Voter fraud concerns in east Toronto widespread
Allegations of widespread voting irregularities in an east Toronto federal riding are similar to complaints from a neighbouring riding and a municipal byelection held nearby, two people closely involved say.
"This should have come out a long time ago," Muttukumaru Chandrakumaran, who ran in a municipal byelection in Ajax, Ont., said Wednesday.
Chandrakumaran was responding to a CBC News investigation on Tuesday that uncovered allegations of electoral fraud concentrated in the Tamil community in the riding of Scarborough-Rouge River. Those allegations, which span both the federal and provincial ridings, centre largely on what appears to be a lack of oversight surrounding election-day additions to the official voters list.
Chandrakumaran said he remembers groups of people from his Tamil community who were not on the voters list showing up at polling stations during the 2008 vote and claiming to live at the same address.
"Up to 26 people were voting from one house," he said.
'Elections Canada, it's like talking to a wall'
Chandrakumaran said he complained to police and Elections Canada with no response.
"Elections Canada, it's like talking to a wall," he said.
CBC reported Tuesday that Marlene Gallyot, the federal Conservative candidate who lost to the NDP's Rathika Sitsabaiesan in Scarborough-Rouge River has complained to Elections Canada, alleging ineligible voters "by the dozens" turned up on voting day and filed ballots illegally. She also said scrutineers — party volunteers who oversee voting on behalf of candidates — were approaching voters at polling stations, speaking to them in Tamil and coaching them on who to vote for.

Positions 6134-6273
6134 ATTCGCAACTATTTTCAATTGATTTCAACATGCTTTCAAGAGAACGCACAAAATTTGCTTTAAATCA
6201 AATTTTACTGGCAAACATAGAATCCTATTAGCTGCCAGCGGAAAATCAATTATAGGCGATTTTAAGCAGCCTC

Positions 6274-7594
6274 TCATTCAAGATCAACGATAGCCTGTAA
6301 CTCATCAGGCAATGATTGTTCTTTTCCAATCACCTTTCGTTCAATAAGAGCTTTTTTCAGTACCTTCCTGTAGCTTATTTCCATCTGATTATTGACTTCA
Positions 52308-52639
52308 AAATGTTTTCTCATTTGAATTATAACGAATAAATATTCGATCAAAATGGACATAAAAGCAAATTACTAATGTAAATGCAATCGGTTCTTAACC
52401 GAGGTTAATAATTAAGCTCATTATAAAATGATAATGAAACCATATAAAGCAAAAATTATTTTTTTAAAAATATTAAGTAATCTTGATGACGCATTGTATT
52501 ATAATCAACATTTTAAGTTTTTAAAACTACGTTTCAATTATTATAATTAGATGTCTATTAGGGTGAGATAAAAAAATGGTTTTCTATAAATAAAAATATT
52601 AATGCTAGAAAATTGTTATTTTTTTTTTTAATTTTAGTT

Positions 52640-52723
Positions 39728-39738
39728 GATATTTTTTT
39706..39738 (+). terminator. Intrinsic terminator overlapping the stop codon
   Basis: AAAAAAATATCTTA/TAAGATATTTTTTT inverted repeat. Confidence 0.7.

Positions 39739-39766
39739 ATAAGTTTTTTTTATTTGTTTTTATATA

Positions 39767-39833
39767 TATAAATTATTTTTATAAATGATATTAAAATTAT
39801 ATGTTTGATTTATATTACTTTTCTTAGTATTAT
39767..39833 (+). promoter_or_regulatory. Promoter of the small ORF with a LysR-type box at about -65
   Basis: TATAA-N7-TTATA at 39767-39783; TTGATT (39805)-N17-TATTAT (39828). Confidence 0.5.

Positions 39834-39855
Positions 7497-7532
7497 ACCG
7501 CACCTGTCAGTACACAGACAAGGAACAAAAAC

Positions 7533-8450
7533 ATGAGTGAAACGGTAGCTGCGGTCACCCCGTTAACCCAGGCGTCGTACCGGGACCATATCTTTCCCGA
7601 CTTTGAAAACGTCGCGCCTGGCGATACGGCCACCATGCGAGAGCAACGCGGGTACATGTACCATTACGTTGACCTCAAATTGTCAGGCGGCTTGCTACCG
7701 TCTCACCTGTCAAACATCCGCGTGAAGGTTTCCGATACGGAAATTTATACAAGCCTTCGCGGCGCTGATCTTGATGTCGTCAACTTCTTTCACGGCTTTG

Mano Kanagamany, who has worked on Liberal Party campaigns in east Toronto for 25 years, said Wednesday that he and former Scarborough Southwest candidate Michelle Simson filed a complaint with Elections Canada after the last federal election over concerns about illegal voters.
"We are only asking Elections Canada to investigate it," Kanagamany said. "Cross-check with [Citizenship and Immigration Canada] that they are real citizens who live in the riding."
Most of the complaints involve members of the Tamil community.
Gary Anandasangaree, a spokesman for the Canadian Tamil Congress, said the community works to get out the vote but has never heard of anyone taking part in fraud.
"We're not in any way, advertently or inadvertently, suggesting people go out and vote when they're not eligible to vote," he said.
- An earlier version of this story stated that Elections Canada did not return repeated calls or emails from CBC News about the allegations outlined in this story. This statement was not correct.Mar 15, 2012 1:58 PM ET